Great Falls Tribune from Great Falls, Montana on July 8, 1988 · Page 11
Get access to this page with a Free Trial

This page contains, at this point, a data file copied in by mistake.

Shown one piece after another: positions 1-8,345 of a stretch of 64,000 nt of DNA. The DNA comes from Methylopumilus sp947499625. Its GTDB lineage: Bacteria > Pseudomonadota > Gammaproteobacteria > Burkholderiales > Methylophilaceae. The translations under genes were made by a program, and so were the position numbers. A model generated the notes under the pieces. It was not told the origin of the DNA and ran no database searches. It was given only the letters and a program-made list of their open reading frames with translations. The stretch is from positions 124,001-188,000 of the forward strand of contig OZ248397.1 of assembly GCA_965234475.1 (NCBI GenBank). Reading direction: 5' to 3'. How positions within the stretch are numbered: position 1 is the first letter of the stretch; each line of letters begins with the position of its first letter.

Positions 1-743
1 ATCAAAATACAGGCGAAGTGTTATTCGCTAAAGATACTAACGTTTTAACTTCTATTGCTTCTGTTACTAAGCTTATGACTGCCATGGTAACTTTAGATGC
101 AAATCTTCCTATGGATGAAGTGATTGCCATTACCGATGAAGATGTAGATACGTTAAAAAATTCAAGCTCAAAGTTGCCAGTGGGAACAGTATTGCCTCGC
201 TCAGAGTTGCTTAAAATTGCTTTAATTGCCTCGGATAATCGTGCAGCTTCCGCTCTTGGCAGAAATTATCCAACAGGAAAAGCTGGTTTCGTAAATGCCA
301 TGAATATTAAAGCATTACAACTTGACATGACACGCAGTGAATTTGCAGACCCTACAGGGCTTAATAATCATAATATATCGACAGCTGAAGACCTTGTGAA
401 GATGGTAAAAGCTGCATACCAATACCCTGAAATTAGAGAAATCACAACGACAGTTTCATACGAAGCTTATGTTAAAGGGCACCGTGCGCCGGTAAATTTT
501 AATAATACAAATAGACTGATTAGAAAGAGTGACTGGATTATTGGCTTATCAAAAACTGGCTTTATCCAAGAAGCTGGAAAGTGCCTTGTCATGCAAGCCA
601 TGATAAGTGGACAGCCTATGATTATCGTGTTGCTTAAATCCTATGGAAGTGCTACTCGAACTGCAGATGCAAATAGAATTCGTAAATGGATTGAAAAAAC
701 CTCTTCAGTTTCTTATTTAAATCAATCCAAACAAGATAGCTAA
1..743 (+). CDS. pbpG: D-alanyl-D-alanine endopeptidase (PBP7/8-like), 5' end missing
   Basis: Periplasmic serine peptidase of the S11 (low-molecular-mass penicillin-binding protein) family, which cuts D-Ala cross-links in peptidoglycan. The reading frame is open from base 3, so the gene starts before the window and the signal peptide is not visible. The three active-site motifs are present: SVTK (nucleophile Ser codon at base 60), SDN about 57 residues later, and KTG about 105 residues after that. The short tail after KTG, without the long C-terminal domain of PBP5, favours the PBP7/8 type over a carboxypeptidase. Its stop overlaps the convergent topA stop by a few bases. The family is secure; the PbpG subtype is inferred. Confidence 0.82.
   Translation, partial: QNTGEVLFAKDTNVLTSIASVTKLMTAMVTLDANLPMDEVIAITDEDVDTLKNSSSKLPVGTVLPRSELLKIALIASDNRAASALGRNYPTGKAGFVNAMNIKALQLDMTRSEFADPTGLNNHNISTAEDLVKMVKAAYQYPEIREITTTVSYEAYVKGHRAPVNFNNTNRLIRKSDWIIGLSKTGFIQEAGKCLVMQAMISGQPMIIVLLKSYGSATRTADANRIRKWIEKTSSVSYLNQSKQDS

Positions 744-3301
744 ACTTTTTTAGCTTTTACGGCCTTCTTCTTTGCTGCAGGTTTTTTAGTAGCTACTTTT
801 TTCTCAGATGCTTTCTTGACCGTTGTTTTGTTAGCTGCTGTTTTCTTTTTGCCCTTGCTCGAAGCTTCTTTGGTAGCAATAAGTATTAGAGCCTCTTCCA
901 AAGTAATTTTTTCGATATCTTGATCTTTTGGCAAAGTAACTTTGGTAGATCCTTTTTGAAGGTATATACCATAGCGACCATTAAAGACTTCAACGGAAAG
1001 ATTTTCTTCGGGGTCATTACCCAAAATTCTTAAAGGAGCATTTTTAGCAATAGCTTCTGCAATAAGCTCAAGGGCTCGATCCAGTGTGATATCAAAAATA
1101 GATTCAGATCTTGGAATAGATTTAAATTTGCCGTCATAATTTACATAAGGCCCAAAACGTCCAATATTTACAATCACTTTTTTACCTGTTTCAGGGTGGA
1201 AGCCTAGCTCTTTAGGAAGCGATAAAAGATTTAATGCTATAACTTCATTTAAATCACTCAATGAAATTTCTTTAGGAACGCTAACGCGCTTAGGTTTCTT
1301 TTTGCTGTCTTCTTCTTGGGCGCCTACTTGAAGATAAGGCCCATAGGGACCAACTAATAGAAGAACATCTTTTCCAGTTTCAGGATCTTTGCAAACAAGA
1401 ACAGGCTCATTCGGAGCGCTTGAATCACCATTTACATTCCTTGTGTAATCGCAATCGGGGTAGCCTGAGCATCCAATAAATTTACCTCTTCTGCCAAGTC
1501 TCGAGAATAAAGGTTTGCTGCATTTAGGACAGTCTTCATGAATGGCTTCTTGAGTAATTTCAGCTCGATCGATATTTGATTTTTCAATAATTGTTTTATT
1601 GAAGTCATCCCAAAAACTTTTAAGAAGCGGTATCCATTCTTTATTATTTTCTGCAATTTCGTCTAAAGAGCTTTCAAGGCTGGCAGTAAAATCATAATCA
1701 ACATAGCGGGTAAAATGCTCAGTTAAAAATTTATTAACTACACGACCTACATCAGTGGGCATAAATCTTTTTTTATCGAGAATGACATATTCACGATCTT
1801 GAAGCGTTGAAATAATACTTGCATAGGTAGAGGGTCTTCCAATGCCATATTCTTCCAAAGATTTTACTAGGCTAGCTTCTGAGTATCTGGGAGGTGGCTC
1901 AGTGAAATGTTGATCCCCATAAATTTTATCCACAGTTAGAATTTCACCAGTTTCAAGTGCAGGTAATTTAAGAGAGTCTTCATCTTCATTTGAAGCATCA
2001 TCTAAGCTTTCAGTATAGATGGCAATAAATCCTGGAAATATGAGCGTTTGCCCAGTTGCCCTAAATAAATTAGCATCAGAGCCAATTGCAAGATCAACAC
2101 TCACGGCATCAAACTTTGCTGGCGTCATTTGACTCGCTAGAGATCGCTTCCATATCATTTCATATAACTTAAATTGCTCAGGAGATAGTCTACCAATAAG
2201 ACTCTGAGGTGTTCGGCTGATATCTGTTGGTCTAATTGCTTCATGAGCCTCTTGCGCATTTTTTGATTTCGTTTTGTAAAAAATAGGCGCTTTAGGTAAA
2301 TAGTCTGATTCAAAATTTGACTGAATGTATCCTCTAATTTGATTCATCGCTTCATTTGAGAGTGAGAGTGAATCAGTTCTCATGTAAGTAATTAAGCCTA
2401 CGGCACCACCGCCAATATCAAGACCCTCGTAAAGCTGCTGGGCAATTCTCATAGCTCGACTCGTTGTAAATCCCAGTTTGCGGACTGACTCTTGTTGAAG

A Publisher Extra Newspaper

Great Falls Tribune from Great Falls, Montana · Page 11

Great Falls, Montana
Issue Date:
Friday, July 8, 1988
Page 11
Start Free Trial